The Memorial on 9 August of St. Teresa Benedicta of the Cross – Edith Stein – reminded me again of her place in contemporary philosophy. Born and raised in Judaism, she studied philosophy under Edmund Husserl, whose name is synonymous with phenomenology, an approach to thinking with which Pope John Paul II was especially familiar, in that he wrote his second doctoral dissertation on whether Husserl’s views, as interpreted by his pupil, Max Scheler, could be bridged to Thomism in general. (His conclusion in brief was that it could not.)
Edith Stein became an assistant to Husserl before she entered the Catholic Church in 1922. A year later, she entered Carmel, where, as Sister Teresa Benedicta of the Cross, she continued to write. When Adolf Hitler gained power, she was persuaded by her circle of friends and disciples to relocate to Holland in 1939. But the Nazi persecution of Jews soon reached into Holland; in 1942 the Gestapo even entered the convents there. Arrested with other nuns, she was transported to Auschwitz, where she was executed, a martyr to the Faith. Pope John Paul named her as a co-patroness of Europe (along with Saint Catherine of Siena and Saint Bridget of Sweden).
To my mind, Edith Stein belongs to a threesome of major women philosophers in our time. The others are Raïssa Maritain and Simone Weil. All three were Jewish; all three were drawn into Christianity. Two were formally baptized; the third, Simone, must have experienced baptism of desire; in her celebrated books she twice recorded that Christ came down and possessed her – once at Paris’s Notre Dame Cathedral, and once at the Monastery of Solemnes.
The narrative of these philosophers reminds us of the great contributions that women have made to the highest of the human sciences. (I hope to do a book on this one day.) But there are so many other areas in which women of Faith have excelled, though without adequate recognition. (Marie Curie comes to mind, of course; she was awarded two Nobel Prizes, each for a different discipline; one for her own work, the other for collaboration with her husband.)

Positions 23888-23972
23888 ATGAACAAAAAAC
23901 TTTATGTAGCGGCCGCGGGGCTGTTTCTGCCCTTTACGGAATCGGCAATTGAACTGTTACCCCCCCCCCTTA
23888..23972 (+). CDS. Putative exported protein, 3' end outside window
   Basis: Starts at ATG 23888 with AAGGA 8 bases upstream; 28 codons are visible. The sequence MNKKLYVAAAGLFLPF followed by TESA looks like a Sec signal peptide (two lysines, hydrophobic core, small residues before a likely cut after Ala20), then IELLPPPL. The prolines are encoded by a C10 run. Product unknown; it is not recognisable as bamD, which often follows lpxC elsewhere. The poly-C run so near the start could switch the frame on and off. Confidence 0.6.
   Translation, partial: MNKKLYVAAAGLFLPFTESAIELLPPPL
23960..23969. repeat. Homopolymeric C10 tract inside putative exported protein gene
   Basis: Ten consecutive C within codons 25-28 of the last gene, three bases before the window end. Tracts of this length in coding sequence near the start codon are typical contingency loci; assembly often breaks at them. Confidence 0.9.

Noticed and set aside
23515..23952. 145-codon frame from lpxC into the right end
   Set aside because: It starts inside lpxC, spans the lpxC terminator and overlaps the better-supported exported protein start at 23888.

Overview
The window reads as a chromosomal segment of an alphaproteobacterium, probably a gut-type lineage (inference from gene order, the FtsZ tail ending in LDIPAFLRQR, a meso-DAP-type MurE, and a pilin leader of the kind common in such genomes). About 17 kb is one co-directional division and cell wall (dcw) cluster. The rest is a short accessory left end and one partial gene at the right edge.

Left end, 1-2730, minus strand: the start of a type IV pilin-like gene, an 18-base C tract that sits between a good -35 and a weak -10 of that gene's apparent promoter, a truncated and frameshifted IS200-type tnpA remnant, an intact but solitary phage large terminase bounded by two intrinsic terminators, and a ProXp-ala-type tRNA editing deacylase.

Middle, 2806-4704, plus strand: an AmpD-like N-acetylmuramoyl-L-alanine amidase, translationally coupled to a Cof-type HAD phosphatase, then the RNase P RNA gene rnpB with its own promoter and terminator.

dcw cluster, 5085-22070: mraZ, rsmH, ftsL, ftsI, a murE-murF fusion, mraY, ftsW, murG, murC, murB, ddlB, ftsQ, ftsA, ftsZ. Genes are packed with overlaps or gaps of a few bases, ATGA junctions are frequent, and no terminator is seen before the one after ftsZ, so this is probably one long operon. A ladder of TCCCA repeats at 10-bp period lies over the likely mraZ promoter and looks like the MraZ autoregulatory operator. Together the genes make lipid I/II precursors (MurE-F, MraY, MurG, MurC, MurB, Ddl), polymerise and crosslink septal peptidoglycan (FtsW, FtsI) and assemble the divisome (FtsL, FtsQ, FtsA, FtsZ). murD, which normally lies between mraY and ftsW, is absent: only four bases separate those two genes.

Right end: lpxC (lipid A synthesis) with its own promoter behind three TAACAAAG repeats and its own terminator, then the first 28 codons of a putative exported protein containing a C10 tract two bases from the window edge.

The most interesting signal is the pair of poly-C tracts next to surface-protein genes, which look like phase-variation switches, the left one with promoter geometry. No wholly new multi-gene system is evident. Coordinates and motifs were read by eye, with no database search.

But there are other women who, it seems, have been quite forgotten by historians.
In my first or second year of my seminary college English class, an invitation was extended by a women’s organization to write a lengthy essay on one of three women of Faith: Saint Francesca Cabrini (who had recently been canonized); or Clare Boothe Luce (the playwright and Congresswoman, whose conversion to Catholicism under the tutelage of Bishop Fulton Sheen was still in the news), or the Jewish scientist, Lise Meitner. The final essays were to be judged by appointees of the organization, and, for the times (the mid-1940s), the monetary awards (three) were motivating enough. We were all warned beforehand that the degree of difficulty would probably be the least if Mother Cabrini were the topic chosen, since a great deal of material was available about her. Lise Meitner was, of course, the most difficult, since her story extended to rarified nuclear science.
Aware of the “degree of difficulty,” I nonetheless chose to write about St. Francesca Cabrini, whose name and history were frequently spoken of by my parents, given their familiarity with New York City and northern New Jersey. But my paper was relegated to second place. The first prize went, quite deservedly, to a colleague from another diocese, who previously had studied at a major scientific college; his subject, brilliantly handled, was Lise Meitner.
Lise, born of Jewish parents in Vienna in 1878, also had to relocate to the Netherlands when Adolf Hitler ascended to power. Eventually, she left Holland for Sweden.
For many years, Lise collaborated with the famed Otto Hahn; for 10 years, beginning in 1938, she and he were nominated annually for the Nobel Prize. However, it was Hahn alone who received the 1944 Nobel Prize in chemistry. To this day, Lise’s collaboration with Hahn (and a few others) in the discovery of nuclear fission has enjoyed but scant recognition.
It was another Nobel Laureate, Enrico Fermi, who, in a squash court at the University of Chicago in 1942, demonstrated that the theories underlying controlled nuclear fission could be realized. Fermi’s experiment – no one really knew what would happen; the entire world waited anxiously – was given the “go-ahead” signal by the computations offered by Lise Meitner. President Harry Truman, on meeting Lise in 1946, reportedly quipped: “So, you’re the little lady who got us into all of this!” (i.e., the atomic age).
One interesting corollary: Element 109, meitnerium, in the Periodic Table of Elements, is named for Lise Meitner.
Msgr. David Q. Liptak is Executive Editor of The Catholic Transcript and censor librorum for the Archdiocese of Hartford.